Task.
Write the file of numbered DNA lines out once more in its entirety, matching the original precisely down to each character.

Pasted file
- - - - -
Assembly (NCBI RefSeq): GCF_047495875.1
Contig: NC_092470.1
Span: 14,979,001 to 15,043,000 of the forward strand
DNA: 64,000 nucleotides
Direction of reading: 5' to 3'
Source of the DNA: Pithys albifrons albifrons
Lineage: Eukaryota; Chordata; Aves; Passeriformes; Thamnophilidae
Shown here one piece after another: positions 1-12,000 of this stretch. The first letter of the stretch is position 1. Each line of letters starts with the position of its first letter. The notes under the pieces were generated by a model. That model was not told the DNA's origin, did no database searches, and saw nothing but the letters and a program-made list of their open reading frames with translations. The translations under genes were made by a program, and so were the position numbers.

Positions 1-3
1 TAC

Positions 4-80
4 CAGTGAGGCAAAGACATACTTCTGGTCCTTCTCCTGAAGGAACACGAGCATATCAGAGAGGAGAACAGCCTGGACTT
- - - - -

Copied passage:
Assembly (NCBI RefSeq): GCF_047495875.1
Contig: NC_092470.1
Span: 14,979,001 to 15,043,000 of the forward strand
DNA: 64,000 nucleotides
Direction of reading: 5' to 3'
Source of the DNA: Pithys albifrons albifrons
Lineage: Eukaryota; Chordata; Aves; Passeriformes; Thamnophilidae
Shown here one piece after another: positions 1-12,000 of this stretch. The first letter of the stretch is position 1. Each line of letters starts with the position of its first letter. The notes under the pieces were generated by a model. That model was not told the DNA's origin, did no database searches, and saw nothing but the letters and a program-made list of their open reading frames with translations. The translations under genes were made by a program, and so were the position numbers.

Positions 1-3
1 TAC

Positions 4-80
4 CAGTGAGGCAAAGACATACTTCTGGTCCTTCTCCTGAAGGAACACGAGCATATCAGAGAGGAGAACAGCCTGGACTT